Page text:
Although it’s the common model, art galleries don’t need to be commercially-driven. In Toronto, many galleries have a hard time, since the market for contemporary work isn’t strong compared to cities like London and New York.
But that’s why alternative models present possibilities that are often more interesting. Goodwater Gallery in Toronto is one such space. Artists are invited to create projects in the space that aren’t tied to the need to sell work. You won’t find nice 40x 50” framed works on the walls at Goodwater.
The current show, by the excellent Canadian painter Elizabeth McIntosh, doesn’t use paint at all. Instead, the main wall is covered, floor to ceiling, in sheets of coloured paper, thumbtacked in patterns. The back wall is covered, similarly in black paper. It’s an unusual show, for a painter.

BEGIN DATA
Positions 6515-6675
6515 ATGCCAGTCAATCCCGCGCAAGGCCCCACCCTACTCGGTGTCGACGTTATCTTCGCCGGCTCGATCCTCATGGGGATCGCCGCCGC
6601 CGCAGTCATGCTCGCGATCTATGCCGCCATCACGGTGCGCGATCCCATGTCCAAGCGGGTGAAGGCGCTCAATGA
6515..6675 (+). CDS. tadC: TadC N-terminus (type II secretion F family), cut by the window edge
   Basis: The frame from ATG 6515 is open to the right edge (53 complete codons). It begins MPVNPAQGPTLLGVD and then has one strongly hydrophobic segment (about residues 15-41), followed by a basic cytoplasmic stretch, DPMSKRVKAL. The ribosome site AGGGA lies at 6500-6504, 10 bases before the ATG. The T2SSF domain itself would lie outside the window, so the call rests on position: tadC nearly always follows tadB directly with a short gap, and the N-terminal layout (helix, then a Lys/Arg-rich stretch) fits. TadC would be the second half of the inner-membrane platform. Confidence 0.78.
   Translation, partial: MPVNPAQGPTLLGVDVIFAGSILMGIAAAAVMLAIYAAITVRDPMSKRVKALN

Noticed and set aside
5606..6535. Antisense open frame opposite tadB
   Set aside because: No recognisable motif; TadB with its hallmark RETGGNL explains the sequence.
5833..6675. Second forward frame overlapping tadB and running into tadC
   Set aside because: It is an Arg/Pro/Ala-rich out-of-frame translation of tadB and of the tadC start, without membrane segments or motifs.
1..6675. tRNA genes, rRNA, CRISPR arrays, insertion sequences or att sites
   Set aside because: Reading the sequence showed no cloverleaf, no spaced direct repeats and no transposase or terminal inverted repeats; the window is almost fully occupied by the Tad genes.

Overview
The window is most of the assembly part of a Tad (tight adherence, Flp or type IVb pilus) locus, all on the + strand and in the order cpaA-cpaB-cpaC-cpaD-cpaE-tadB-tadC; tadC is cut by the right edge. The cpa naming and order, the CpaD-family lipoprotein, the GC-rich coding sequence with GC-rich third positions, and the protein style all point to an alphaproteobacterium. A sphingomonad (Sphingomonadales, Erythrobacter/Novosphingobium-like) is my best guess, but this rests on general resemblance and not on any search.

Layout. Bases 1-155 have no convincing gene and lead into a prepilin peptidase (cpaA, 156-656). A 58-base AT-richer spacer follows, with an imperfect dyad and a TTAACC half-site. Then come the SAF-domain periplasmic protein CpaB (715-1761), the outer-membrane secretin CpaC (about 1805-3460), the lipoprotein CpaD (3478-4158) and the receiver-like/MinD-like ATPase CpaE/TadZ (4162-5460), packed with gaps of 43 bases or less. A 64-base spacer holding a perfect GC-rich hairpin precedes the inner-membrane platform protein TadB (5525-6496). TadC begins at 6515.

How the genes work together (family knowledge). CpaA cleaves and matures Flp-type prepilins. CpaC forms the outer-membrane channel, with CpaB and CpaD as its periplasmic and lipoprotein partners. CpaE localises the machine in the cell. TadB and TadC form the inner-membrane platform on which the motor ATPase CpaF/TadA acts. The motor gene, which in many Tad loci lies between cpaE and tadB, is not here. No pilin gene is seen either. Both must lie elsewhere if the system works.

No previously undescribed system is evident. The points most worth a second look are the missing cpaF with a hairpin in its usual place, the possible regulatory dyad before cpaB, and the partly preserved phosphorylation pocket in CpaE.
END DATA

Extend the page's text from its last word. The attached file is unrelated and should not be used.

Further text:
We walked in and sat down with gallery owner John Goodwin, who showed us some images on his iphone of the installation process. McIntosh made many experiments with various colours and arrangements of backdrop paper that was purchased from a photography shop down the street, and Goodwin documented them all. Seeing these images is important to the exhibition, so you’ve got to ask.
What makes Goodwater so interesting is that it shifts the awareness of art from the final product (the painting) to where the real value is – in the artistic process.
The real value of ALL art is in the process of creation, not in the final object. The one who gains most from art is the artist – this is where the focus should be. The focus on the market has corrupted contemporary visual art. This needs to change, and Goodwater is a place that supports that change.
Goodwater provides a theatre for artists, a place – like a temporary studio – where they can free themselves and create. And visitors are fortunate to witness the result.
Elizabeth McIntosh is represented by Diaz Contemporary. Click HERE to see more of her incredibly formed and balanced paintings.